A solid sphere of mass 3.00 kg and radius 12.5cm rolls without slipping down an incline of

angle 13.5 degree for 250 m. Find the minimum coefficient of static friction required for a

rolling without slipping. What is the velocity of the center of the sphere at the bottom of the

incline? What is the angular momentum at that point? That is the kinetic energy at this point? Make a drawing, show the forces and torques. Indicate the torque which you are using for your calculations. Derive your formulas.

[Figures can all be rounded to 3 sig figs.]

M = 3.00 kg

R = 12.5 cm = 0.123 m

theta = 13.5

d = 250 m

h = d*sin(theta) = 58.4 m

V = volume = 4/3(pi)R

(Rho) = M/V

I

dm = (Rho)*dV

ME = K

L=I

I found the velocity fine, and the answer matched with the solutions, but I can't seem to get the angular momentum, coefficient of friction, or the kinetic energy at the bottom.

I know that f

I started with the L equation above, then subbed in the values from my previously derived work (see image) but the answer I got was way off from the correct answer.

It would just be 7/10*M*v

I know there are a lot of questions here, but since they're all related to the same problem, I thought I would take a shot and just put all the thoughts in my head about this problem and just have the community pick at what they feel they want to attack first, and maybe help me make a game plan for this sort of problem. Thanks in advance for any help given!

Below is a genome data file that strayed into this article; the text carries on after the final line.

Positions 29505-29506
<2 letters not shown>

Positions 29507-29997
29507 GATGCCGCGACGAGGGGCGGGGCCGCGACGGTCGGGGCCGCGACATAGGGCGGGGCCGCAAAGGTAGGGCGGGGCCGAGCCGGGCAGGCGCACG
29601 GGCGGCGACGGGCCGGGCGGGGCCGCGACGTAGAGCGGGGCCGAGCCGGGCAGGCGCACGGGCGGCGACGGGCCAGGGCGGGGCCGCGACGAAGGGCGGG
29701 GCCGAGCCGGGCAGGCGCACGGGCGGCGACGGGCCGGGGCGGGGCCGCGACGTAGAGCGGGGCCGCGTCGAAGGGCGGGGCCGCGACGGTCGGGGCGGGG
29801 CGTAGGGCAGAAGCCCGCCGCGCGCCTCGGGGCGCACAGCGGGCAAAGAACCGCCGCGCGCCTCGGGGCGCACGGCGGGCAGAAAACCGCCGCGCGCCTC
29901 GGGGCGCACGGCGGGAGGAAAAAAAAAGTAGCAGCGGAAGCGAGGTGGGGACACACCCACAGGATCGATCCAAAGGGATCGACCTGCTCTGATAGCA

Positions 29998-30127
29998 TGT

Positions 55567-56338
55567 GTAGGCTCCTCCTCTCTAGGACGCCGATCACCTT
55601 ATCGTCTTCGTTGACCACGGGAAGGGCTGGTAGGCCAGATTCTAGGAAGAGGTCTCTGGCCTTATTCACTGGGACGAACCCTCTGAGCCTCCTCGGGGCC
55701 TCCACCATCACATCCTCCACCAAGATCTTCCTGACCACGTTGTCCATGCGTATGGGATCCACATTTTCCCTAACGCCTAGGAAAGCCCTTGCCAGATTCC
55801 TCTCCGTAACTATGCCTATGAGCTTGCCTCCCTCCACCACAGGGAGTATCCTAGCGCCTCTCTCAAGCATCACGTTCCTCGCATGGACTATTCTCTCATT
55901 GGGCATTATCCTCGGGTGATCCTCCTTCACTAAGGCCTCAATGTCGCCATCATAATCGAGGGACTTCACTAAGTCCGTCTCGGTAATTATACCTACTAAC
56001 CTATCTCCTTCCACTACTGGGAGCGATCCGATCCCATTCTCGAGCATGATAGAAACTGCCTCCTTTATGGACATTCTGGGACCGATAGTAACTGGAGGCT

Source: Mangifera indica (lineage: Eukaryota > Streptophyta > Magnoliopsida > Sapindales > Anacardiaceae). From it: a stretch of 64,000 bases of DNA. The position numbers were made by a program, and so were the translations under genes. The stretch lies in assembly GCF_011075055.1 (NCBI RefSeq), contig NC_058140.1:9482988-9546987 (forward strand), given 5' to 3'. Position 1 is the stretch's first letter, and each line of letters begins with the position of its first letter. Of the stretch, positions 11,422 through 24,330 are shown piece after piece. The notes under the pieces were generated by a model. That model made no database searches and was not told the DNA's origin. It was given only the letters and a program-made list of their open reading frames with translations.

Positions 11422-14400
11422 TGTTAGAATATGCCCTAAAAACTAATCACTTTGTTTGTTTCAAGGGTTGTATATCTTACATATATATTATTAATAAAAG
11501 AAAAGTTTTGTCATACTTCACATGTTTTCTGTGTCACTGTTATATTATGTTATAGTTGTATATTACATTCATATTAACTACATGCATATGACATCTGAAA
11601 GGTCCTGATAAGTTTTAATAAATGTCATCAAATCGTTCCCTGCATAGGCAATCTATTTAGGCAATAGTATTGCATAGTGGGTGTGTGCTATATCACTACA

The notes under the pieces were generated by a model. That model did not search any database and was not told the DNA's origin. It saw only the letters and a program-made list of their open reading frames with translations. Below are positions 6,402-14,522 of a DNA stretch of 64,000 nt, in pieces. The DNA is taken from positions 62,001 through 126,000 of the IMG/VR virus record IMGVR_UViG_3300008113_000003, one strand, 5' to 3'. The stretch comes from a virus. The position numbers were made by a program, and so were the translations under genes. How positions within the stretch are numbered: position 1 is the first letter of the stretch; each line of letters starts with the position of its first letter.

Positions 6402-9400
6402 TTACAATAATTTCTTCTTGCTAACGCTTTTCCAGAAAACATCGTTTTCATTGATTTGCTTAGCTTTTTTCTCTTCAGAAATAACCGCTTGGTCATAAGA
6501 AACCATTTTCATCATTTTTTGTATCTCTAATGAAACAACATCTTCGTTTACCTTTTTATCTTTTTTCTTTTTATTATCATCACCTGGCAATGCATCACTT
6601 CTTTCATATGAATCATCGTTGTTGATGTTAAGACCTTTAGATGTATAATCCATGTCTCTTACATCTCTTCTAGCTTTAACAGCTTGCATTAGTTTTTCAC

Official Answers:

V=28.6 m/s

L=4.39 kg m

µ

Experts Exchange Solution brought to you by

Enjoy your complimentary solution view.

Get every solution instantly with Premium.
Start your 7-day free trial.

I wear a lot of hats...

"The solutions and answers provided on Experts Exchange have been extremely helpful to me over the last few years. I wear a lot of hats - Developer, Database Administrator, Help Desk, etc., so I know a lot of things but not a lot about one thing. Experts Exchange gives me answers from people who do know a lot about one thing, in a easy to use platform." -Todd S.

Experts Exchange Solution brought to you by

Your issues matter to us.

Facing a tech roadblock? Get the help and guidance you need from experienced professionals who care. Ask your question anytime, anywhere, with no hassle.

Start your 7-day free trialHere is another related.

Just what is the amount of work done by friction? In this case the answer can be stated immediately which no calculations.

Math / Science

From novice to tech pro — start learning today.

Experts Exchange Solution brought to you by

Enjoy your complimentary solution view.

Get every solution instantly with Premium.
Start your 7-day free trial.

All the work done by friction goes into rotational kinetic energy. No sliding implies no heat loss.

Note that the ramp is long and shallow. Not at all like your drawing.